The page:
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by Raymond Hino
Are there big changes on the horizon for your organization in 2013? As healthcare leaders we all know that to influence positive change we need to obtain buy-in from each of those constituency groups that will be affected.
Who does that include?
How about our employees, medical staff, volunteers, boards and, of course, the community that we serve?
Recently, I was talking to a former board member who remains very dedicated to our institution about the major changes it will be going through in the next 12 months. Among other things, our institution will be completing a major building project and installing a new health information system, including a Meaningful Use compliant electronic medical record.
The former board member suggested the board of directors' buy-in is the key to success or failure.
He wisely pointed out that CEOs who exclude the board of directors from major decisions set themselves up to "take all of the heat" if a project does not go as planned. On the other hand, if the board is involved in the decision, then they become vested and share in the outcome, good or bad.
His astute observation reminded me that the same is true in working with the communities we serve. That is why I have long been an advocate of keeping our customers in our local community as actively involved in hospital decision making as possible.
One of the best ways to achieve community buy-in is through the creation of a citizens advisory committee (CAC).
To form an effective CAC, hospital leaders must select the right members. The first requirement is genuine interest in helping our hospital improve. I will accept anyone on my CAC that is interested in what is happening at our hospital and is willing to put forth the effort to make a difference for our patients.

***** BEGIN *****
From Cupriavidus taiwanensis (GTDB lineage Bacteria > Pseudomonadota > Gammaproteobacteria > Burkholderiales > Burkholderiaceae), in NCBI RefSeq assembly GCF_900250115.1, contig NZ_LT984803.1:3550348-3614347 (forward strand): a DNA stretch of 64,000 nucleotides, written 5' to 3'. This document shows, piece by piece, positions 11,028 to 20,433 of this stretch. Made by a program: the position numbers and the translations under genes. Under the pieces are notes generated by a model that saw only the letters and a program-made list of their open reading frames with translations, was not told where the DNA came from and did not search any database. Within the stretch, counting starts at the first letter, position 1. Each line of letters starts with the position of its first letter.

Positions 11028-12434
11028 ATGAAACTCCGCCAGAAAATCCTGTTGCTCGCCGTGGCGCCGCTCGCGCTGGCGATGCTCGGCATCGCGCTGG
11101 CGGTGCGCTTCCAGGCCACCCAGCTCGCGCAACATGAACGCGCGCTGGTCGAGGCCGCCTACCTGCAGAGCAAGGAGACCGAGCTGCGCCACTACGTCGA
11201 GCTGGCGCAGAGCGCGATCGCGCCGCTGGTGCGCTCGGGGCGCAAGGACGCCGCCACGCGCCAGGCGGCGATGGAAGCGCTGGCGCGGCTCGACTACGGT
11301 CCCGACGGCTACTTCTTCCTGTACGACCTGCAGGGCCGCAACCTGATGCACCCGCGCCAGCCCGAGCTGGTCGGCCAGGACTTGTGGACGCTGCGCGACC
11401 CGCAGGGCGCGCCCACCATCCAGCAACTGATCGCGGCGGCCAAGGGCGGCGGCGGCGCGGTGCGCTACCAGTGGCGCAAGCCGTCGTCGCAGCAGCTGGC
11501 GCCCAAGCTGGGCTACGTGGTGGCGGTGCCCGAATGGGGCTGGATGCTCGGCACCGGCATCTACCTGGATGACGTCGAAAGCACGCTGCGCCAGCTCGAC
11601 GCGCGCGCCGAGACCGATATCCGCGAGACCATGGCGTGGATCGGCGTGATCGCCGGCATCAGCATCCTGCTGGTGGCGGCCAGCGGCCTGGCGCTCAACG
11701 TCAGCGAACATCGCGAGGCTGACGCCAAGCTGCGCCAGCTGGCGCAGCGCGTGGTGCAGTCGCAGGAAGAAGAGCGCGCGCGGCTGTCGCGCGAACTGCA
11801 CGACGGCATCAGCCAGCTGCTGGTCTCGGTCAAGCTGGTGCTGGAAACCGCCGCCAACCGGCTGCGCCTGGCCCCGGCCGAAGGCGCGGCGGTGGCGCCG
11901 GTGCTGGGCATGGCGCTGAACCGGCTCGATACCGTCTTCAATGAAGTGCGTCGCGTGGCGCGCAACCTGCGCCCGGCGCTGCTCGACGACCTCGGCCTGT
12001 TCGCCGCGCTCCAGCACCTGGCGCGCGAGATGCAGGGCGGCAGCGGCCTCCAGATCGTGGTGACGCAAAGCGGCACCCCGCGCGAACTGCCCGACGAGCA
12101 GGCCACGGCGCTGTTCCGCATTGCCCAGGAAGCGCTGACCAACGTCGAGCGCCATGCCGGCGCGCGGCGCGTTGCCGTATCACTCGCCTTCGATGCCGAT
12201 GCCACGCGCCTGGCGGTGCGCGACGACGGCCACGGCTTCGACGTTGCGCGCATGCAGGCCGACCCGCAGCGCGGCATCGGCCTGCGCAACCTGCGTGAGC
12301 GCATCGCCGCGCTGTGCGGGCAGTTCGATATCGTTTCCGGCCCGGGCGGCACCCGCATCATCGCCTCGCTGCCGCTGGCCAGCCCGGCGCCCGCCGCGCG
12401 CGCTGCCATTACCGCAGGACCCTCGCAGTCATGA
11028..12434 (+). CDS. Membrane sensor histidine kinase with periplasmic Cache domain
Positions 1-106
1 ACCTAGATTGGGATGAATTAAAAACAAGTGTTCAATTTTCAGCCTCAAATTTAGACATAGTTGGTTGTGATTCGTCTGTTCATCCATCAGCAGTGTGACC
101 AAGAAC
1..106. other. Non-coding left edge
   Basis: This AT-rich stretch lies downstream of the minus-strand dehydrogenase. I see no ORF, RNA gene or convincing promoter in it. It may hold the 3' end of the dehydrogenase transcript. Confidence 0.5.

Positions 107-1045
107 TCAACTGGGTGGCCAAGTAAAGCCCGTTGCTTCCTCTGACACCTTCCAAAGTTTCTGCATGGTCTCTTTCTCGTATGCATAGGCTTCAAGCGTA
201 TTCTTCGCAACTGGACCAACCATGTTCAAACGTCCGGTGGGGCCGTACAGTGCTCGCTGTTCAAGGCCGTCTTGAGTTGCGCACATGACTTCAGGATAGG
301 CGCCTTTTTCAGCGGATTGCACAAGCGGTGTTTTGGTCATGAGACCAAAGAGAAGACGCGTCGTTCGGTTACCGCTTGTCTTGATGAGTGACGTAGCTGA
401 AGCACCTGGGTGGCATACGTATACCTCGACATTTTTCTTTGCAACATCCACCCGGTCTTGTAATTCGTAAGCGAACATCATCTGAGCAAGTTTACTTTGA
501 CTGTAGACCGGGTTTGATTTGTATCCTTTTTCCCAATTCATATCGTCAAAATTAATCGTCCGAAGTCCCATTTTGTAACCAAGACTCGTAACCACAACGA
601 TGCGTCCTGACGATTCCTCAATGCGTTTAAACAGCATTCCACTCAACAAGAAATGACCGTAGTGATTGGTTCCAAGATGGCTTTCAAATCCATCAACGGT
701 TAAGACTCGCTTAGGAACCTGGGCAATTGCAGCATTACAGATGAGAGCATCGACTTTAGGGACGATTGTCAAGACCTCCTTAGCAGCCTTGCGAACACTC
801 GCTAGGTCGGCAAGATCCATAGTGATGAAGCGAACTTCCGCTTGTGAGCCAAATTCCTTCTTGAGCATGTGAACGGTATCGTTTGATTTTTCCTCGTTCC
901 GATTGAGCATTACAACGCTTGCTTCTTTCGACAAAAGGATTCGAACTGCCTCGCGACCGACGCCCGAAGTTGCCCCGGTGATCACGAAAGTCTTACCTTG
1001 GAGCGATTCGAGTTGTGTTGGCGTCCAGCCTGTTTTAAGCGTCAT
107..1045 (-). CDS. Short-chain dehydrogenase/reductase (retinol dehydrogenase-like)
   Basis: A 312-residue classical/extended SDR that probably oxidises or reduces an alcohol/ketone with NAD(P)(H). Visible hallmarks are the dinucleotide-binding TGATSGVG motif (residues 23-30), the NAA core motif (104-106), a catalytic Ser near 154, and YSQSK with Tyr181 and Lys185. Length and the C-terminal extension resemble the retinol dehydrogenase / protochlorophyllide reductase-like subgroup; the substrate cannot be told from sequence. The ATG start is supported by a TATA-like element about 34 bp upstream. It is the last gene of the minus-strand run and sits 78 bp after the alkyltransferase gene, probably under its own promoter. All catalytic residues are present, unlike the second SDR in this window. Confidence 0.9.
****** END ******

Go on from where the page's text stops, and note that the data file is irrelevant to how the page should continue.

I also prefer and encourage diversification for the committee members. Representation on the CAC may include geographic (some of my advisory committee members drive from as far away as two hours away to attend this meeting), ethnicity, major employer groups, church groups and other constituency groups.
Moreover, I think of committee meetings as belonging to the members, not to me. While I participate each month with a report on what is happening at our hospital, along with a report of our goals for the future, they set the agenda.
I have found this approach really works for hospitals that are trying to engage their communities. I have found it successful for gaining support for tax measures, hospital changes and in explaining the hospital position on rumors in the community. I believe you will have equal success at your institutions
Raymond Hino, MPA, FACHE is vice president of Healthcare Advisory Services, Inc and a board member of the Health Research & Education Trust. Previously, he served as Chief Executive Officer of Mendocino Coast District Hospital in Fort Bragg, California.
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